Dormlink: Stanford’s New Social Network

Connecting Dorm Communities

Alexander Atallah ’14 and Bryant Tan ’14 may have stumbled upon the next great idea in social media. Earlier this quarter, the two freshmen launched Dormlink, a website aimed at helping dorms communicate more effectively online. The site is currently operating in Cedro and Otero, Atallah’s and Tan’s respective dorms.

“It started off when I just went up in front of my dorm meeting and said, ‘We should make a website! I’ll get started on it!’ said Atallah.

The website facilitates dorm-wide announcements outside of dorm chat lists and it allows students to share more about themselves than they could on other social networking websites such as Facebook.

On Dormlink, students can edit profiles, which lists information such as individuals’  majors  and current classes.

Tan notes that students can find out who else in the dorm is in their classes, making tasks like organizing study sessions easier.

“A lot of people suggested that we get information that Facebook isn’t really compatible with, like which classes you’re in, what majors you’re considering—info that is specific to you and your school,” said Atallah.

The website also features a “corkboard,” a service that allows students to post photos, text, and links to a board to share them with the  entire dorm. Others can then comment about or ‘like’ them.

The website aims to help the entire dorm community interact on a larger level. It facilitates selling textbooks, administering surveys through Survey Monkey, and sharing Google docs.

“We wanted to collect all that contact information and put it in one private place,” Atallah said.

On his blog, Tan noted that Dormlink has a different focus than other major social networking sites. “Its primary strength lies in its dorm-centric-ness (yes, that’s a word), making people feel more comfortable to share and open up than on (for example) Facebook.”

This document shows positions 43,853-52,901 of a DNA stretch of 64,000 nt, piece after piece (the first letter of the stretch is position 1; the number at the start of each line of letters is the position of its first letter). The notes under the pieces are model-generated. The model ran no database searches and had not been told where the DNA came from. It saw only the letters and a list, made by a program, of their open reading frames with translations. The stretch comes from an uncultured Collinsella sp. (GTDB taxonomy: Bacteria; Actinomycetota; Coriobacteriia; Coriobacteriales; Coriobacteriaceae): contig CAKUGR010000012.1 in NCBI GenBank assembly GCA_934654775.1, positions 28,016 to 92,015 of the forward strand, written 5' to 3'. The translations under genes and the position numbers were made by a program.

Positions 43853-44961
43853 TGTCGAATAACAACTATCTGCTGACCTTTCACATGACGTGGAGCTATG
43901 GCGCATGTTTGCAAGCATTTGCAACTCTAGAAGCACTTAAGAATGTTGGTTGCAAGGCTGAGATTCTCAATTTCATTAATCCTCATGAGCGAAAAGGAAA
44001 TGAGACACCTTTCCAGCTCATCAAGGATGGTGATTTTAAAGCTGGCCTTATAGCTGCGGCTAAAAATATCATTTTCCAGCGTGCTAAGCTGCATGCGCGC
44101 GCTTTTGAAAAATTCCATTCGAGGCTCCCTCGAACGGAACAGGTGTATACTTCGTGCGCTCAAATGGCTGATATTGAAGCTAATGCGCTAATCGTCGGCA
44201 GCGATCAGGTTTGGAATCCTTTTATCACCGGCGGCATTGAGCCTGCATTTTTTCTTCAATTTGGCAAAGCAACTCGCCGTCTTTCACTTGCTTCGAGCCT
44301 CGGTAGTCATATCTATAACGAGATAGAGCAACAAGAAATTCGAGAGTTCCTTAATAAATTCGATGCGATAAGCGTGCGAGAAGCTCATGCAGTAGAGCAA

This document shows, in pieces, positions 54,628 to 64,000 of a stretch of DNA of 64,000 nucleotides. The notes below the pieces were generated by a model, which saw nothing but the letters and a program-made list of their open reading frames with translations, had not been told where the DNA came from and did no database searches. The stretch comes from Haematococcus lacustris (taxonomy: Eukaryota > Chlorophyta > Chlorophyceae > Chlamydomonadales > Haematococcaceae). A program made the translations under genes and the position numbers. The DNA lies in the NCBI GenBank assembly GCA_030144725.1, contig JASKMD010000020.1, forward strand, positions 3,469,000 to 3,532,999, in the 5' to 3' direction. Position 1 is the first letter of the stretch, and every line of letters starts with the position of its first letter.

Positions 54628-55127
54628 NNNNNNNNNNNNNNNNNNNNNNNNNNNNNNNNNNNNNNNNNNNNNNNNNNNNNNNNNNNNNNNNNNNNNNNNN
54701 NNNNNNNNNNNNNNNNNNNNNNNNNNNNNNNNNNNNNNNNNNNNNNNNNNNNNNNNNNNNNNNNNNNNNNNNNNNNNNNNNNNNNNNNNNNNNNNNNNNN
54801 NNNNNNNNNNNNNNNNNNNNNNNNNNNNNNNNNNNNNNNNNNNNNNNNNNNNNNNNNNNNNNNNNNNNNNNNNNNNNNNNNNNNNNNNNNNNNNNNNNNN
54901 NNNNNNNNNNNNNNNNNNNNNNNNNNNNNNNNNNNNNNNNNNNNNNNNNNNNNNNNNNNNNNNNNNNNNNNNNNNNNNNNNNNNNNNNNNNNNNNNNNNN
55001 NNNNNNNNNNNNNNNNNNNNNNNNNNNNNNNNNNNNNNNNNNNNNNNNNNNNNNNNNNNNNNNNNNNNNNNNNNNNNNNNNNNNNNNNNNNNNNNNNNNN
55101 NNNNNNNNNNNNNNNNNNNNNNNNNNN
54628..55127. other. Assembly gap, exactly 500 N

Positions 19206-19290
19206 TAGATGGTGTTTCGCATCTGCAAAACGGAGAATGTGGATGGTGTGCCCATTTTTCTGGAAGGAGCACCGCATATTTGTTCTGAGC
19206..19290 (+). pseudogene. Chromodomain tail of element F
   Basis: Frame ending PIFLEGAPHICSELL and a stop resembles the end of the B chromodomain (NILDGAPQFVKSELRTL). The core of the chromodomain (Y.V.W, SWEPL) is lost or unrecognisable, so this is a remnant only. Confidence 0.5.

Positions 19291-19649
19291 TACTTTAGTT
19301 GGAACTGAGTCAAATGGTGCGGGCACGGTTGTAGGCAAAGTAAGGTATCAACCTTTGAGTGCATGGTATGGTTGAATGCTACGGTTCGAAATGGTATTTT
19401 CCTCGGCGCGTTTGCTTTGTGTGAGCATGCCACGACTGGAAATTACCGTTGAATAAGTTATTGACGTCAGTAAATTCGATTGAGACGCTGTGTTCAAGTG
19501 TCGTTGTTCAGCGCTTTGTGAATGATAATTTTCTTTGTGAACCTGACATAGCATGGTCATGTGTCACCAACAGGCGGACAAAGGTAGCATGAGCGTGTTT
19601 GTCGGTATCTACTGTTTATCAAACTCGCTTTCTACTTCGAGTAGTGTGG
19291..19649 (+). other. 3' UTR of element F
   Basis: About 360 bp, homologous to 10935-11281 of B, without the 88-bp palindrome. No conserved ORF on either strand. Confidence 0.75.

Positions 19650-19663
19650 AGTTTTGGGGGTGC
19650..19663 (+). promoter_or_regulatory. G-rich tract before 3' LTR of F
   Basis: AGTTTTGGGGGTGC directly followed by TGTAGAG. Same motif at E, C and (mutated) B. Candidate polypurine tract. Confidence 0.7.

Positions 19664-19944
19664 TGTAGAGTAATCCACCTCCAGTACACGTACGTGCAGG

Additional features of Dormlink include a “places feature” through which friends can tell other friends about “places of interest” on campus. Additionally, there is a built-in Google Calendar, and a projects feature that allows students to create an online workspace.

There are other unique features of Dormlink; Tan describes a dream feature in which “people can post, comment and vote on dreams, then sort the entries by popularity to get a list of the top ten dreams of all time.”

Tackling the Details

Tan and Atallah originally used a Stanford domain name to host the website, but they quickly realized that the server was running too slowly. Currently, Dormlink is run from the laptop server in Atallah’s dorm room in Cedro.

After being featured in *The Stanford Daily, *Atallah and Tan received offers from other Stanford students to host the website. They have not yet taken any offers.

And regarding the site’s financials, Tan and Atallah want Dormlink to remain free of charge. Consequently, the website’s expansion across campus (and possibly to other campuses) may be slow. Rinconada paid $30 for a Dormlink page, but Tan and Atallah later refunded that when they decided to keep the website free.

Dormlink has received significant attention not only from Stanford students, but also from Silicon Valley. Atallah and Tan have spoken with Cliff Nass, Stanford professor of communications and renowned expert in human-computer interaction. They remarked that Nass “gave us advice about how to market [Dormlink], how to split up our user groups, how to get other dorms to interact. He gave us a lot of future ideas.”

Tan and Atallah have entered Dormlink into numerous BASES competitions, including the 150K Challenge, the E-Challenge, the Social E-Challenge, and the product showcase.

“I never thought I’d do anything like this,” Atallah said. “I [entered Stanford] really into physics and economics and political science and IR. Bryant is really into physics. Computer science is a lot easier for getting a job—there is really a lot more demand for an army of programmers than an army of physicists. This experience has made both of us more interested in CS, and both of us a lot more unsure about what we want to do.”

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